U.S. managers had to make the yes-or-no assessments of their deputies’ roles in the past week, according to anonymous sources who spoke with Bloomberg. Tesla apparently sent out the single-line query for each job after canceling some employees’ biannual performance reviews, the people told the outlet.
The ask is reportedly consistent with Tesla CEO Elon Musk’s emphasis on cost-cutting that has come about as the electric vehicle market faces a pretty steep slowdown. The news has been tough for Tesla, which is losing market share to both legacy automakers and other startups. However, it’s still got a huge piece of the EV pie. So far this year, Tesla’s stock has dropped about 26 percent, wiping away hundreds of billions in valuation.
During Tesla’s quarterly earnings call last month, Musk reportedly said the company was “between two major growth waves.” The first wave was the introduction of the Model 3 and Model Y, and the next is supposed to be some sort of lower-cost vehicle on the horizon. I suppose that means Musk also realizes the Cybertruck is not a serious vehicle.
Here’s how Tesla’s headcount has fluctuated over the past few years, according to Bloomberg:
Tesla has roughly doubled its workforce since 2020, ending last year with more than 140,000 people on staff globally. The company employs about eight times as many people as it did in 2016, the year before the Model 3 sedan launched.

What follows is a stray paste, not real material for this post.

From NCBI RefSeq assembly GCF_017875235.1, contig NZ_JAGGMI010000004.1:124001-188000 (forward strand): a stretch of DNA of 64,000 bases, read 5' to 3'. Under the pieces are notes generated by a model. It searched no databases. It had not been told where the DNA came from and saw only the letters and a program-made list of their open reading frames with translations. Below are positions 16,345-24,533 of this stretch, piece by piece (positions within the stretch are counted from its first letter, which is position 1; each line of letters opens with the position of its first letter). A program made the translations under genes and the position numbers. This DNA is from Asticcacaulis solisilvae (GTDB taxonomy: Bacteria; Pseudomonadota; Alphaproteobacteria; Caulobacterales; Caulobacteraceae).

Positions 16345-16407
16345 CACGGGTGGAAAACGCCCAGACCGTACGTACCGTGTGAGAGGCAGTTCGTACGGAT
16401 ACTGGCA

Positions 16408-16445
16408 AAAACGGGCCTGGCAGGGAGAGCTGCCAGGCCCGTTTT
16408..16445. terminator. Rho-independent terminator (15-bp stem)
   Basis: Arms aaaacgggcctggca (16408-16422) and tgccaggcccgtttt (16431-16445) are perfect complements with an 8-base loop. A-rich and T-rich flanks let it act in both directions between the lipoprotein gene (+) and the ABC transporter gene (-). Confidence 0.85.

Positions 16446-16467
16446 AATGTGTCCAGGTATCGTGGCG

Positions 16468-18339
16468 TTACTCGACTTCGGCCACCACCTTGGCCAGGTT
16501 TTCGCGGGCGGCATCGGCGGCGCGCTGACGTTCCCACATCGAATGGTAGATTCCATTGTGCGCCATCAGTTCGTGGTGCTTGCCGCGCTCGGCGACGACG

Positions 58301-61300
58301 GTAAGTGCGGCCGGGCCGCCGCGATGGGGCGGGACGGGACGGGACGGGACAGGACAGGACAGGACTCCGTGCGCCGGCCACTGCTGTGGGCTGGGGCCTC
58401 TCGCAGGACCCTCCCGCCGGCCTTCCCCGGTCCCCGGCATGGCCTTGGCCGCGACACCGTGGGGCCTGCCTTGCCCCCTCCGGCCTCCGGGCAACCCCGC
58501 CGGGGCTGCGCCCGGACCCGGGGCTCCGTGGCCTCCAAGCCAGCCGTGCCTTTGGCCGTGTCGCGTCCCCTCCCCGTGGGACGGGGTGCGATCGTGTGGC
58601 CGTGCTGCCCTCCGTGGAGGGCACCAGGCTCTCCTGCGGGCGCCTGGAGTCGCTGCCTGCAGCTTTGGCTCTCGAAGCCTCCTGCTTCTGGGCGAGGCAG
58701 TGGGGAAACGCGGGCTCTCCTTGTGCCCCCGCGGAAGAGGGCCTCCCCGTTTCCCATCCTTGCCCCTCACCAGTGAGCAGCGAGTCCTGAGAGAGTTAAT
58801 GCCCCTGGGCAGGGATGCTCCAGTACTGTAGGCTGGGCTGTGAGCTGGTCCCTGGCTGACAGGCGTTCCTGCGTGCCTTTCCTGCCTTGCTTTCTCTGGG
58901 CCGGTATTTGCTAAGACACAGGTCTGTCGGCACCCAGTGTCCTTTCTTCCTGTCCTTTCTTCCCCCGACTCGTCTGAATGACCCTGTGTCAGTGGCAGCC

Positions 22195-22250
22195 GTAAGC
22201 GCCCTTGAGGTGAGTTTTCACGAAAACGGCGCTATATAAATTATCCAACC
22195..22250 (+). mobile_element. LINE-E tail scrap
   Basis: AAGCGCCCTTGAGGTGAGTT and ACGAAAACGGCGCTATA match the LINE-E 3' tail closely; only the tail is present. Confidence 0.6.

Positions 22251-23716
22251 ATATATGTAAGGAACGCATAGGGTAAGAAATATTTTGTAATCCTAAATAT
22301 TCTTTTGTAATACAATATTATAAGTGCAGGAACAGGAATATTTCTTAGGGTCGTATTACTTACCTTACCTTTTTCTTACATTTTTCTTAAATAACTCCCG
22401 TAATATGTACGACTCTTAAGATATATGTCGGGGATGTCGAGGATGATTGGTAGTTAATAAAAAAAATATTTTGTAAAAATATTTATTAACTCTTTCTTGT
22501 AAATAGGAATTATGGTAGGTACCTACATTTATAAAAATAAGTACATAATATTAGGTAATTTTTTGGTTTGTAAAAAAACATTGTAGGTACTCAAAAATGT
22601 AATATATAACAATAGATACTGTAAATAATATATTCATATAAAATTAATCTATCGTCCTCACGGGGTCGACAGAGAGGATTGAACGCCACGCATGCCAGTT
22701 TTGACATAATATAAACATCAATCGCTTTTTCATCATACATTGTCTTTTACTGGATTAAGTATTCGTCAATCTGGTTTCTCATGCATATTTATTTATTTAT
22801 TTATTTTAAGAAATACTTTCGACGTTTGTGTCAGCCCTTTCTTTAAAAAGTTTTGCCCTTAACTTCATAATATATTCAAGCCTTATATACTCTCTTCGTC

Headcount increased almost 10% last year even as Tesla made select cutbacks. In February 2023, the company terminated dozens of employees in Buffalo, New York, who labeled data for its driver-assistance system Autopilot. The carmaker denied that it had fired the workers in response to a union campaign announced that week.
In a blog post on the job cuts in Buffalo around this time a year ago, Tesla said it rates employees’ performance on a scale of 1 to 5 every six months, and that it had scheduled “exits” for low performers roughly two months ahead of their reviews.
Tesla has periodically done layoffs in the past even as it continued to recruit for certain roles. The company has hundreds of job listings on its website.
The move is not all that dissimilar to what Musk did at his latest venture, Twitter, when he took over. Musk laid off over 80 percent of the social media website’s staff after buying the company which is now called X. For those who are left, he gave them an ultimatum to either commit to his “hardcore” vibes or leave.
So, layoffs may be coming to Tesla.